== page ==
Next is customer due diligence (CDD). CDD assesses the level of risk associated with the customer’s bank accounts, as well as any other substantial stake owners of an entity. Should the substantial stake owners change over time, or customer transactions show signs of irregularities, this may be reevaluated during the lifetime of the account.
Continuous monitoring is the third component. Ongoing monitoring requires that banks continue to monitor client transactions and behavior patterns, reporting anything seemingly suspicious. This is an ongoing requirement and does not have an end date.
What is KYC Verification?
Know Your Customer is a regulation standard. As such, KYC is the standard requirements banks and other financial institutions must follow to verify their customers. Meanwhile, the phrase “KYC verification” is the process in which banks and financial institutions request documents to achieve KYC compliance.
KYC Requirements Checklist: What Documents Are Required?
If you’re looking to set up a business bank account, international bank account, investment account, etc., you need to bring verification. While the requirements differ by region, below is a general list of documents you may need for the KYC verification process:
- Government-issued identification. Examples include a passport, birth certificate, social security card, residence permit, or driver’s license. (Note: Some institutions require two forms of ID.)
- Address confirmation. You may be able to use your government-issued ID as your proof of address. Additionally, you can bring another form of proof such as a recent utility bill.
- Business licenses. If you’re operating a high-risk business or specialty business, you may need to show that you’ve obtained the necessary licenses to operate it.
- Ownership structure. If you run a business that’s incorporated or has multiple owners, you may need to bring an organization chart defining the ownership structure and percentages. (Note: Each significant shareholder will need to bring KYC verification documents.)
The Financial Crimes Enforcement Network created the KYC requirements to prevent money laundering. Banks and financial institutions are subject to heavy fines if they aren’t in compliance with these requirements. Below we review some finer details about KYC compliance to ensure you avoid these heavy fines.
Who needs to be KYC compliant?
Financial institutions opening and maintaining customer accounts need to comply with KYC. These include but aren’t limited to:
- Credit unions
- Credit card processors
- Payment service providers
- Wealth management firms
- Private lenders and lending platforms
- Finance technology applications that create and maintain financial accounts
What Is eKYC?
Put simply, eKYC is an electronic or digital KYC procedure.
If an organization offers eKYC, they verify your identity electronically instead of in person. You may need to submit to biometric verification, such as a live photo. The financial institution may also request that you upload any necessary documents.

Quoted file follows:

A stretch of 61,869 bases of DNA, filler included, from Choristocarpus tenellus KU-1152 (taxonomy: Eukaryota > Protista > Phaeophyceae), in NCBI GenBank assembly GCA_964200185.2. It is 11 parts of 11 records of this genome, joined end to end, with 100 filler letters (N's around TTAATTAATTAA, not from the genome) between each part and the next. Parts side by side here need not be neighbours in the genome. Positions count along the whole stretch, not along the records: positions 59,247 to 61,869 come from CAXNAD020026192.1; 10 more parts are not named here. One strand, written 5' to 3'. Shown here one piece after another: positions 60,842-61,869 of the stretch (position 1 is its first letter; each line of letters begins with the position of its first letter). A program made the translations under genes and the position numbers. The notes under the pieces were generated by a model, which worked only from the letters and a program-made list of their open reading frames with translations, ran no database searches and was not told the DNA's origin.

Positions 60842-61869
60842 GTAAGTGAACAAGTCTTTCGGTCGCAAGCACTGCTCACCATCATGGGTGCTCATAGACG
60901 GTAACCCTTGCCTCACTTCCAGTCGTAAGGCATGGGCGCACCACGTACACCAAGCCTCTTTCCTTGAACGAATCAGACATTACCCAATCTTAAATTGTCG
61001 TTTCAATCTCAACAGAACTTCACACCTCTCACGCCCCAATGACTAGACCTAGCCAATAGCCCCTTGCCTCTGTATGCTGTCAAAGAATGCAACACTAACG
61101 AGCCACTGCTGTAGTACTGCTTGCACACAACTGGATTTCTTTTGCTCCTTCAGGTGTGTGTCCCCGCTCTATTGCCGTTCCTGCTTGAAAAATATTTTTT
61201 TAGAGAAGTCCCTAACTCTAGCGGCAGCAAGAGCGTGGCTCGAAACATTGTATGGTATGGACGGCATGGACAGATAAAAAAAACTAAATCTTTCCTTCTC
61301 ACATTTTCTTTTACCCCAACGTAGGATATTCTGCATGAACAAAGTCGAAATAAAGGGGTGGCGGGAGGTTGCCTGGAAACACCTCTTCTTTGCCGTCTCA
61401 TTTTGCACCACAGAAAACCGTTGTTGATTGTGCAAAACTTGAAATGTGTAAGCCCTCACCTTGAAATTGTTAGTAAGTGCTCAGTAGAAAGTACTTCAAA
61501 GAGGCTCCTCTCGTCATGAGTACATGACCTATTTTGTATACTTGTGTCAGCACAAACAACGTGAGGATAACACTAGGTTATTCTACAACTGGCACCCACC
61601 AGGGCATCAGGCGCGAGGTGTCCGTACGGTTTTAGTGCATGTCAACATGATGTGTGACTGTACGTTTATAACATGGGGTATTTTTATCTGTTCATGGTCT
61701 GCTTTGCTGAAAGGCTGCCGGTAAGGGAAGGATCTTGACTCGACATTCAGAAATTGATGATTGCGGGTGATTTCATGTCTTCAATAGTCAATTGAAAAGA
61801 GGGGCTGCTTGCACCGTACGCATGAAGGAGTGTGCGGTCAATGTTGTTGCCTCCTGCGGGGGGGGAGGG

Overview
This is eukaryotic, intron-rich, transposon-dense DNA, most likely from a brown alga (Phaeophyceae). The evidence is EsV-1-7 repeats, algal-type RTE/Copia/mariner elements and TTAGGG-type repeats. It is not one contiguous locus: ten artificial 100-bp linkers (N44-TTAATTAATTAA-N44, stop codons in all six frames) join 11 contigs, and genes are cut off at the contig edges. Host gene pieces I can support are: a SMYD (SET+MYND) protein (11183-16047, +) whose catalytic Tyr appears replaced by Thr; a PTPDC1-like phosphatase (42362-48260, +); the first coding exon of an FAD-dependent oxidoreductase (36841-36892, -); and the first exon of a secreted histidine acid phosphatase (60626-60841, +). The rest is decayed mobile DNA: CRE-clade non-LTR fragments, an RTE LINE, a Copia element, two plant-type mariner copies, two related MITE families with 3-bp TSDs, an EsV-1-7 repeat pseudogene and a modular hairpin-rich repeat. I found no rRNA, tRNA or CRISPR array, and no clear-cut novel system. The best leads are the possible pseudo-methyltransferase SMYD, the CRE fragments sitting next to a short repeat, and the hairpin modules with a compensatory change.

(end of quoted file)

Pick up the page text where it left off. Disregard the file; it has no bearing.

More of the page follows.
What Triggers KYC?
The Know Your Customer process is only required in certain situations. Such situations include new account initiation and the request for major changes to an existing account. The following may trigger KYC verification procedures:
- Client onboarding
- An adjustment to the owner(s) of the account
- A new or existing client needs a new product
A Look into the Future of KYC
KYC continues to evolve as globalization continues and fintech develops. New technologies offering alternative payment methods, like blockchains and cryptocurrencies, continue to shift the existing KYC landscape. These advancements also increase access and global participation. As financial data spreads globally, regulations will predictably follow. It’s only a matter of time before these regulations expand to new sectors and industries.
Cryptocurrency presents a complicated case for KYC procedures. This is because one of the biggest draws to cryptocurrency is anonymity. But such anonymity led to nearly $1.3 billion in estimated fraud in 2021.Aljazeera. “Crypto’s dirty side: 270 addresses laundered $1.3bn in 2020“. Accessed March 3, 2022. Because of their nature, crypto exchanges should comply with KYC. However, in practice, it’s largely left up to the platforms.
That said, KYC protocols will stringently apply to cryptocurrency networks as regulators start to pay increasing attention to them.
Know Your Customer: Final Thoughts
Know Your Customer protocols are an important part of ensuring financial integrity. These regulations decrease fraud and money laundering. However, this requires more work from the account holder and financial institution during the onboarding process. Regardless, it’s worth the effect.
When opening an account with a financial institution, ensure they’re protecting your assets with KYC compliance, payment fraud protection services, and other various security procedures.
- Business Forensics. “The History of Financial Crime: Know your Customer (KYC)“. Accessed March 3, 2022.
- FinCEN. “FinCEN: Know Your Customer Requirements“. Accessed March 3, 2022.
- Aljazeera. “Crypto’s dirty side: 270 addresses laundered $1.3bn in 2020“. Accessed March 3, 2022.